Corporate clients: Discovery, Blackstone Strategic Partners, Morgan Stanley. Represented Stamps.com in its acquisition $6.6 billion by Thoma Brava.

The firm’slitigation group is similarly broad, and covers media and entertainment, antitrust, IP, white-collar investigations, commercial disputes, product liability, and more. Ellis tells us: “We have worked on lots of bet-the-company, best-in-class type matters," and adds that “we have more trials going on than ever in the firm.” That’s no surprise considering the group consists of many former senior government officials and prosecutors. Sources we spoke with had worked on everything ranging from large product liability matters, insurance spats, and IP disputes to entertainment disputes and white-collar investigations. “There’s also lots of general litigation work for clients in the sports industry,” one source confirmed, who was also eager to communicate the value of the firm’s lean approach to staffing: “I really like being given the responsibility without much micromanaging and oversight. We’re trusted to do the work, but seniors are also supportive when you need help.” Another confident junior chimed in: “I am regularly doing things that a fifth-year associate might do during a trial.” These responsibilities included work on witness outlines, cross and direct examination outlines, and helping the “day to day management of witness prep.”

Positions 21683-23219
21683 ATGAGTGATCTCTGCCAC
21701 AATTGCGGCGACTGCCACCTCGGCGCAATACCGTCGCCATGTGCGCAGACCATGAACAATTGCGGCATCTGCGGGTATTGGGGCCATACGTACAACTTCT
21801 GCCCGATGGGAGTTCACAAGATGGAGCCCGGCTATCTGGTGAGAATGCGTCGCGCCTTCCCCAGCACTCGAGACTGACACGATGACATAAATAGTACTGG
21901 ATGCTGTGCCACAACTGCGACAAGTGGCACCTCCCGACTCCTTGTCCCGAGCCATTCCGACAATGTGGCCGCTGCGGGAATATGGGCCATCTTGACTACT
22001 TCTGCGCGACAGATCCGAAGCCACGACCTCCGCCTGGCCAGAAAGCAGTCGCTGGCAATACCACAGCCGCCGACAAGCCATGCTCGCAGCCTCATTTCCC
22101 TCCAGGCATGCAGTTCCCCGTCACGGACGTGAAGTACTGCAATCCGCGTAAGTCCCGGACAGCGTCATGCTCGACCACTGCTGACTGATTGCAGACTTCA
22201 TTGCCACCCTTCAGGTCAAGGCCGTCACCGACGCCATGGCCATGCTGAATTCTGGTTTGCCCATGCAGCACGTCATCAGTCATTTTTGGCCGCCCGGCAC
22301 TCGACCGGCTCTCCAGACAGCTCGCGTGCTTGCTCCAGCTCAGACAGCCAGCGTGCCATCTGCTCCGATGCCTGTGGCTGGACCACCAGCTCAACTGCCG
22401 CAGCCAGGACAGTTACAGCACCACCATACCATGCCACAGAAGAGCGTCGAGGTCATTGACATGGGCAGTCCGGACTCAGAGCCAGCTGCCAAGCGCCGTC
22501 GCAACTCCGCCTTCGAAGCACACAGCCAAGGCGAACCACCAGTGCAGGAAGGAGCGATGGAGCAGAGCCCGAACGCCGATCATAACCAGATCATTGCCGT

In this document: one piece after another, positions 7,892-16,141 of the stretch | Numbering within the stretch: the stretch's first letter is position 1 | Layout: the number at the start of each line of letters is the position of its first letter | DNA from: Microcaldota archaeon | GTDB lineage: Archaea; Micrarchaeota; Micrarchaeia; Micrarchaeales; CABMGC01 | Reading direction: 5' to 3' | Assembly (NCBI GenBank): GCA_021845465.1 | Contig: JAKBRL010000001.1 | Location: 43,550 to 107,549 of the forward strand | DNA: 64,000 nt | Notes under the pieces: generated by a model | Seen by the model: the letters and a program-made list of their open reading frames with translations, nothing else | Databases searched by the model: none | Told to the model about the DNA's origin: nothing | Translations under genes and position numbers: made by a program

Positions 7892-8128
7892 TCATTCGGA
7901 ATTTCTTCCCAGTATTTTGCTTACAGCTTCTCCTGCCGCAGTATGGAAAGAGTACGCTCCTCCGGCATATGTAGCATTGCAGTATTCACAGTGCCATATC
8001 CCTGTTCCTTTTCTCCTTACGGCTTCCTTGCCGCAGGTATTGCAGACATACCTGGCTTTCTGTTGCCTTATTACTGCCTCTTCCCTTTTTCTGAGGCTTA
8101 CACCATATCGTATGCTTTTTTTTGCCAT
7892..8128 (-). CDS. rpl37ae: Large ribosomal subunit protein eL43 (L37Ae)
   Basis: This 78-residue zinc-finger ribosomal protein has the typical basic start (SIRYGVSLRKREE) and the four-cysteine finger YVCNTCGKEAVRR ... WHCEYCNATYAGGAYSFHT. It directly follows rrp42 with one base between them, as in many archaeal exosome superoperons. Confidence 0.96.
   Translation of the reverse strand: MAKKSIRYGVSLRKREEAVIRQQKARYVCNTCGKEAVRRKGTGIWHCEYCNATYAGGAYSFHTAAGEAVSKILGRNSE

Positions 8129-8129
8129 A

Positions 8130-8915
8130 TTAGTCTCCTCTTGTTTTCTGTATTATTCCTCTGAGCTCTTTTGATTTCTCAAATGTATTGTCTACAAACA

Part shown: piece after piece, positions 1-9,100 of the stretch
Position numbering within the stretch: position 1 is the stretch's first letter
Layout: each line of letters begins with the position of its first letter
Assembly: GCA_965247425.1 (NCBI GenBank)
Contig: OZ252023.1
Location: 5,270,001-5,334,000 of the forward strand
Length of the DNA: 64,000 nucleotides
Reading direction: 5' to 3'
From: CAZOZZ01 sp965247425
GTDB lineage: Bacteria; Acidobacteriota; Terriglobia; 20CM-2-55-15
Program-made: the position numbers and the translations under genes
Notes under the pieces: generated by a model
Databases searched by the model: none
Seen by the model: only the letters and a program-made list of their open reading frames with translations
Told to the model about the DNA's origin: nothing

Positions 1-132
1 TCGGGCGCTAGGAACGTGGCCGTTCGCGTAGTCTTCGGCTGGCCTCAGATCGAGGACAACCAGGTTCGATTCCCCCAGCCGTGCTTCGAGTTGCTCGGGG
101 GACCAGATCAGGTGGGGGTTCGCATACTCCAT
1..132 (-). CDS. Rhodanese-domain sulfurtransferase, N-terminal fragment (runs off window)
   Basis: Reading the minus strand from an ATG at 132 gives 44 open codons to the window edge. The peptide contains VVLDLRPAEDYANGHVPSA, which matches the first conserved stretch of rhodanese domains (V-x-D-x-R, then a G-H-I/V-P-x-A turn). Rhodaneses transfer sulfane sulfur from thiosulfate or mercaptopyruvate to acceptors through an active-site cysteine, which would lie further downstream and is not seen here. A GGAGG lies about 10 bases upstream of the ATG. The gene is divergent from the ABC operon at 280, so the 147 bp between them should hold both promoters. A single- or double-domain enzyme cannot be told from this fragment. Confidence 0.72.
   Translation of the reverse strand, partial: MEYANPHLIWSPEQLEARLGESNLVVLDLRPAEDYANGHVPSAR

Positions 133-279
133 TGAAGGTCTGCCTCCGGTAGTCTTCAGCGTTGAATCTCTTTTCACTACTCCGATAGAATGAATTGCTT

Litigation clients: The Recording Academy, T-Mobile, Bed Bath & Beyond, Archdiocese of New York. Served as lead outside counsel to the Financial Oversight Board of Puerto Rico to oversee the restructuring of the country’s finances in the largest ever municipal restructuring in the US.